What’s Your Cross?


As I sat thinking yesterday, I realized that I speak slowly. That fact is nothing new; I’ve spoken slowly ever since I received a Traumatic Brain Injury when I was 16 years old. As a result of my car hitting a tree, I was in a coma for a good four weeks before starting to slowly come out of it. For another month or so, my brain was trying to find the new connections to tell the rest of my body how to form the words, and therefore I wanted to speak, but I just couldn’t find the words.

Ever since I relearned how to speak I have spoken slowly. I guess I was always told that I spoke slowly, and because of that, I decided – subconsciously – if I couldn’t have speed, I would have clarity. I speak slowly but at the same time, I speak very clearly and grammatically correct.

But this may be a hindrance when trying to convince people to either use my services at On the Mark Writing or to join Link to Nashville or Wireless Factors. I have to convince people…that…I’m…not…slow…like…Forrest…Forrest Gump. I’m exaggerating here, but I think you get the point. I feel much less self-conscious writing than speaking and, therefore, enjoy writing more. When addressing a group of fellow entrepreneurs, I face the challenge of having to prove that I’m not stupid or slow.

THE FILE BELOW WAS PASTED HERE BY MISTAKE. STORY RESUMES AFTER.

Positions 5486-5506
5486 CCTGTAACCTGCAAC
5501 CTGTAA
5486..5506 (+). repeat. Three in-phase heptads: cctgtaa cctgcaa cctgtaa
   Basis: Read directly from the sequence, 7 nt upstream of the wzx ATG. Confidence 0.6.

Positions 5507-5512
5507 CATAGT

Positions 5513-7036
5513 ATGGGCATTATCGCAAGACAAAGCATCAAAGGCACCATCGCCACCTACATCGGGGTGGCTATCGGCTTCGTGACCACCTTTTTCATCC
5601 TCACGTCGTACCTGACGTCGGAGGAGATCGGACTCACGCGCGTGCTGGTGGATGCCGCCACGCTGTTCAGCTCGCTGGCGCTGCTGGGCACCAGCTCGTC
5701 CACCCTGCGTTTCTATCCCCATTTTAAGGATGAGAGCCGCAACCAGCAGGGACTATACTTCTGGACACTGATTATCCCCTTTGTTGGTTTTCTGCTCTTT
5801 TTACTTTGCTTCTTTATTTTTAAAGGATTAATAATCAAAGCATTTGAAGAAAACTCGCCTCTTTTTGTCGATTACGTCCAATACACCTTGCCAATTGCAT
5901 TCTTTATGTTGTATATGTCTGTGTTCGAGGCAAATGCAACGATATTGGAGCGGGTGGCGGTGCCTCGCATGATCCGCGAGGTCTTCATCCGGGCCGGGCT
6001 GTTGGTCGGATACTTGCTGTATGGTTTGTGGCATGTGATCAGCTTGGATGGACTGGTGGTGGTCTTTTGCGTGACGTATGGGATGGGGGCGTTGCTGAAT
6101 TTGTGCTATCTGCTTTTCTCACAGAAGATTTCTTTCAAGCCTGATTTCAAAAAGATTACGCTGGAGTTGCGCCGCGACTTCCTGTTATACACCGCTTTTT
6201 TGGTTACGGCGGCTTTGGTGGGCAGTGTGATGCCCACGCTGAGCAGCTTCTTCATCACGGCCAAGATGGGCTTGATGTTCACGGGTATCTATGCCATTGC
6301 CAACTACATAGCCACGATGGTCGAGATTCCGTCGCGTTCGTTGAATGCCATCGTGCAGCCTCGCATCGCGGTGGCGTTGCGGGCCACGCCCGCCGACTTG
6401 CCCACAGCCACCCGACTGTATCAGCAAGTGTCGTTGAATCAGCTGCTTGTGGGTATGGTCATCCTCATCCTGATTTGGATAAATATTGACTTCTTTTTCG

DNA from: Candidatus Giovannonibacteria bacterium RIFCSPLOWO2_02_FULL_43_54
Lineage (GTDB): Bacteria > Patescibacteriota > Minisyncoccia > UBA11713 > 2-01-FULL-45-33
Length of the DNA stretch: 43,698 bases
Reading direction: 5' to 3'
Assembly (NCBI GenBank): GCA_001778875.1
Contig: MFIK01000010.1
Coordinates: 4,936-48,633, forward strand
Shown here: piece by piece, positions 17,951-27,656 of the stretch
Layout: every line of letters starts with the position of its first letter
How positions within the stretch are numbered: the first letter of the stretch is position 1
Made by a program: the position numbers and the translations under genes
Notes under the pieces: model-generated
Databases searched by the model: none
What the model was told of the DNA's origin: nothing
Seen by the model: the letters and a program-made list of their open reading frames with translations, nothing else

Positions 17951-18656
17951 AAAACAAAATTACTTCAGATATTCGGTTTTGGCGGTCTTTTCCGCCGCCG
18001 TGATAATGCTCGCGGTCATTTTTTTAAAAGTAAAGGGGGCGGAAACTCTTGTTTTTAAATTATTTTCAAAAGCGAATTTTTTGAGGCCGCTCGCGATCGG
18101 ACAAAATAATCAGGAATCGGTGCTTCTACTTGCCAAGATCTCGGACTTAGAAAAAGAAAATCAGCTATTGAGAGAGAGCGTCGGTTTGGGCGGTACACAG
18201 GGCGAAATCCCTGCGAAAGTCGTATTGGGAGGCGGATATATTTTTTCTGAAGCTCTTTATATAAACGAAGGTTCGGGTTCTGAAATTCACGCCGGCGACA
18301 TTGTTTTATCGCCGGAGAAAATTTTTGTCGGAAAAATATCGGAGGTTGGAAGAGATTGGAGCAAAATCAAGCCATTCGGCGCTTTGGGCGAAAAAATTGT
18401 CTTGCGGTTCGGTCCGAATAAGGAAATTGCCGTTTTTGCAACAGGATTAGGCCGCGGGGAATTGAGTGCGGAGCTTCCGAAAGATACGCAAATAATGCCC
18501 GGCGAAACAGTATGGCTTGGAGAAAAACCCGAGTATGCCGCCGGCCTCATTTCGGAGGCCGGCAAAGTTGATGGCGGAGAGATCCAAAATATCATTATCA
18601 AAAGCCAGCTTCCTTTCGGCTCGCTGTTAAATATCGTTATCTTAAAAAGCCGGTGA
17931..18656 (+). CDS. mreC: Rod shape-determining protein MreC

That’s my cross: having to break through the preconceived notions people have that if someone speaks with difficulty or even hesitation, he or she is automatically “slow.” If I am able to get through that wall, then I’m home-free. When people spend time with me and get to know me, they realize the error in their assumptions that folks who speak slowly are slow. As they get to know me, they learn that I’m smarter than most.

How ’bout it?

Explore posts in the same categories: grammar, relationship economy, The Communications Factors

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